Apple may have ditched Microsoft Azure for Google Cloud.
Tucked into the latest edition of the iOS Security online support document, and first spotted by CNBC, are details about how Apple stores encrypted user data on other cloud platforms. Conspicuously absent: Microsoft’s Azure cloud-computing platform.
“The keys and the file’s metadata are stored by Apple in the user’s iCloud account,” states Apple. “The encrypted chunks of the file are stored, without any user-identifying information, using third-party storage services, such as S3 and Google Cloud Platform.”
S3, of course, refers to Amazon’s cloud-based Simple Storage Service. Earlier versions of the document listed Microsoft Azure in place of Google Cloud. Although the language used by Apple doesn’t necessarily mean that the Cupertino, Calif., iPhone maker has cut ties with Microsoft Azure, the omission is being regarded as a big win for Google in the increasingly competitive market for enterprise cloud solutions.
Google Gears Up
Trailing behind some of the company’s biggest rivals, Google has been busy bulking up its cloud services portfolio lately. Amazon is the world’s leading public cloud provider, followed by Microsoft and IBM, according to market research firm Synergy Research. Google is currently in fourth place.
Recently, Google added new features to its Compute Engine cloud platform that the company says will simplify virtual machine management. They include new instance templates that allow users to create virtual machines based on existing templates or create offshoots for specific uses.
In mid-February, the company announced the general availability of new virtual machine configuration options for large-scale application workloads. The new high-performance configurations support up to 96 virtual CPUs and 624GB of memory and use Intel Xeon Skylake processors to deliver performance gains of up to 1.8x.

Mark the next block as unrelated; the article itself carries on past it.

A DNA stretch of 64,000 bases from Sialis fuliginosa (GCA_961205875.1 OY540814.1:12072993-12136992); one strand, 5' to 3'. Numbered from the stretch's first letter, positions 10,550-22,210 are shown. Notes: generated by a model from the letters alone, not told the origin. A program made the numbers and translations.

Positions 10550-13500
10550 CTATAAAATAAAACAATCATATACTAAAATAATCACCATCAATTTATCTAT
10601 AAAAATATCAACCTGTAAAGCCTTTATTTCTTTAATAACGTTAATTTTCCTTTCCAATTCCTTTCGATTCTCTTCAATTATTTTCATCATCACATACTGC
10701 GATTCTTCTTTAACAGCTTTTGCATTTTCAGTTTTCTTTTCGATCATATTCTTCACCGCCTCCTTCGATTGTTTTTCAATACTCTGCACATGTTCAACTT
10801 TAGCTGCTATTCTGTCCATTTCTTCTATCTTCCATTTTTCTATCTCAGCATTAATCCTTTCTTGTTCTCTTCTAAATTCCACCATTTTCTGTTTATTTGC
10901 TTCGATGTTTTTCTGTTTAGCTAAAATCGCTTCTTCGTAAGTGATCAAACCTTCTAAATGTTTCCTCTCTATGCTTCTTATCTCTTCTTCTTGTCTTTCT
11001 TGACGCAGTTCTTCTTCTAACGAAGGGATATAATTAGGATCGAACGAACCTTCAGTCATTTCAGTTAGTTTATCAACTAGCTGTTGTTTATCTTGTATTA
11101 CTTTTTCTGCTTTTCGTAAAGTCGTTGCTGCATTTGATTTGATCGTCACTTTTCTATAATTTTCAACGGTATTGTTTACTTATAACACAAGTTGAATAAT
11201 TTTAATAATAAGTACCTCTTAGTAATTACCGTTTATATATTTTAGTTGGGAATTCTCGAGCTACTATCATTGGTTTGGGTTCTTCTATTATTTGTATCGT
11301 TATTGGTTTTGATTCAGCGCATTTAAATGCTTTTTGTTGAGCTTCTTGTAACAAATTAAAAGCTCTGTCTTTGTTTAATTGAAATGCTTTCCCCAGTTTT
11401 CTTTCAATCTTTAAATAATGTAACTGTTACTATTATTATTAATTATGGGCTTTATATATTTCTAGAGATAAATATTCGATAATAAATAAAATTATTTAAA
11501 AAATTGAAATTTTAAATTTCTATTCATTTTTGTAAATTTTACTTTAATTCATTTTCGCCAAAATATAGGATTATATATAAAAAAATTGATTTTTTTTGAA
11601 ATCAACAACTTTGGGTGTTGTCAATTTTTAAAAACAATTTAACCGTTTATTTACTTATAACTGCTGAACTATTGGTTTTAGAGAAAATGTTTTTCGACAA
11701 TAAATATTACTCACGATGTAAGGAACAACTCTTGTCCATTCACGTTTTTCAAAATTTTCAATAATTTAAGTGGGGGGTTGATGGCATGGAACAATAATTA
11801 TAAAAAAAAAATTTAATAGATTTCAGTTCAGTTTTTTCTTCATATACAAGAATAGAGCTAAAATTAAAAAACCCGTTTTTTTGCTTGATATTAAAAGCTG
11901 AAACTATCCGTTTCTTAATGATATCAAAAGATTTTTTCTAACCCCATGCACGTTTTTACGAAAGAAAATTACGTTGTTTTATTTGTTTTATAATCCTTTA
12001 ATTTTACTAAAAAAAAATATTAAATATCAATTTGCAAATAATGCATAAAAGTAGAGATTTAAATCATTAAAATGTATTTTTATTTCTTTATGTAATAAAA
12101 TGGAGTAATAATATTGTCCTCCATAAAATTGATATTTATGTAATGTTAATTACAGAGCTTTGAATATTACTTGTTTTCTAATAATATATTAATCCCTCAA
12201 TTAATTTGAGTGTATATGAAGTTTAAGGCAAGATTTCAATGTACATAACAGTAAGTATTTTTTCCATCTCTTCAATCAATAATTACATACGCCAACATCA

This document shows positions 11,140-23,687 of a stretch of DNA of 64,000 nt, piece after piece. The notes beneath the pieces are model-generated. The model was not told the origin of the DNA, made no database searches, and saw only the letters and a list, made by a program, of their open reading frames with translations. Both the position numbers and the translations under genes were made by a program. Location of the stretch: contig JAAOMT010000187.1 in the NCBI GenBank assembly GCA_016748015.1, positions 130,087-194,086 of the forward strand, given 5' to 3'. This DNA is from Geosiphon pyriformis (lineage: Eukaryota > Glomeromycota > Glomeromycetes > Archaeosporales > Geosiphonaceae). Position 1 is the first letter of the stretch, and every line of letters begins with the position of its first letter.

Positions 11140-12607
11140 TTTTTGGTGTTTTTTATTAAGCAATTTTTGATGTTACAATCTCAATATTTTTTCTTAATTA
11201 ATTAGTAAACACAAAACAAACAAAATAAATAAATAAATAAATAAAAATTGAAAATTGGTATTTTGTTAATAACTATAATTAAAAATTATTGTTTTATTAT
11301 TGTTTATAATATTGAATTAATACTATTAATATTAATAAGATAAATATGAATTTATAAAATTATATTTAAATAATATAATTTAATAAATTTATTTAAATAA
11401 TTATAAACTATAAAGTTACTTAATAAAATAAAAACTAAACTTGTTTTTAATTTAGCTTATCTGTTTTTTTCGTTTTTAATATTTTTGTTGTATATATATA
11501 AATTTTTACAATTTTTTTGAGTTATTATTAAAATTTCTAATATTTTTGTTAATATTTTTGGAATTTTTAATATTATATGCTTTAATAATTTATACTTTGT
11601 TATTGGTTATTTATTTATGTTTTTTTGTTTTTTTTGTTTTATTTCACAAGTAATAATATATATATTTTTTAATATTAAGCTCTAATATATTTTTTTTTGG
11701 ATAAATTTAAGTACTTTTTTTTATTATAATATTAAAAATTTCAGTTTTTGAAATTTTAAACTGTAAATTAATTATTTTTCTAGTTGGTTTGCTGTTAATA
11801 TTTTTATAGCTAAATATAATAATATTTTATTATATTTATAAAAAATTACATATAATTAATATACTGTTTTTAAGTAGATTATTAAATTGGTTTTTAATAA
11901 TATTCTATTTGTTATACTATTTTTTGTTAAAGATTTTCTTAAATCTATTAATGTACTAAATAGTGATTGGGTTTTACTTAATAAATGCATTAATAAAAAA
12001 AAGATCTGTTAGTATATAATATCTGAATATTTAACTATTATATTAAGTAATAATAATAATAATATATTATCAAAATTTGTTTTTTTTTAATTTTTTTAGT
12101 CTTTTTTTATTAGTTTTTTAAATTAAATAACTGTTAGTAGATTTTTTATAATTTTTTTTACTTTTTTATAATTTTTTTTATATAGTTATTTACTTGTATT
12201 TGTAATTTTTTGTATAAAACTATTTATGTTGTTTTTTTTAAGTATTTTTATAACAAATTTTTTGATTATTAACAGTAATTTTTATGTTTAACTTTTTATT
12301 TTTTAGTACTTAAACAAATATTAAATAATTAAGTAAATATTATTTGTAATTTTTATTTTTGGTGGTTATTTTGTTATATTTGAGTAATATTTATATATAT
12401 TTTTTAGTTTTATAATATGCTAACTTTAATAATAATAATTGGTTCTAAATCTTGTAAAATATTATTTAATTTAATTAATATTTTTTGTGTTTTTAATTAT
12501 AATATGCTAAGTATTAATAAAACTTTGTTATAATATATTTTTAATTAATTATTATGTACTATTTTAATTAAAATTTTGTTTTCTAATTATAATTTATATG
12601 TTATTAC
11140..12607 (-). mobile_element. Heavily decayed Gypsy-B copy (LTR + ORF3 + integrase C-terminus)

On the security front, Google’s Cloud Platform unit released on Jan. 31 a new feature for Google Cloud Identity and Access Management allowing for custom roles. The feature enables administrators to mete out access rights and permissions on a more granular basis.
Maintaining Cloud Momentum at Microsoft
Microsoft, meanwhile, is looking to keep its meteoric cloud momentum going.
On Jan. 31, Microsoft revealed that Azure revenue nearly doubled in the fourth quarter of 2017, the company’s second quarter of fiscal year 2018. “Azure revenue growth accelerated to 98 percent, with Azure premium services revenue growing triple digits for the fourteenth consecutive quarter,” remarked Microsoft CFO Amy Hood during an investor’s conference call.
Microsoft released updates to the Azure Budgets API on Feb. 2 that provide improved visibility into the true cost of conducting business using the company’s cloud. Enterprise customers can now set budgets based on usage and costs. The API also does a better job of accommodating shared-subscription environments where Azure resource groups serve as an indicator of a team or business unit’s cloud spending.
Also in February, Microsoft announced an ExpressRoute extension for its cloud-based Network Performance Monitor tool, allowing organizations that have private, dedicated links to Microsoft’s cloud data centers to derive more detailed insights into network latency, packet loss and other factors affecting their connections.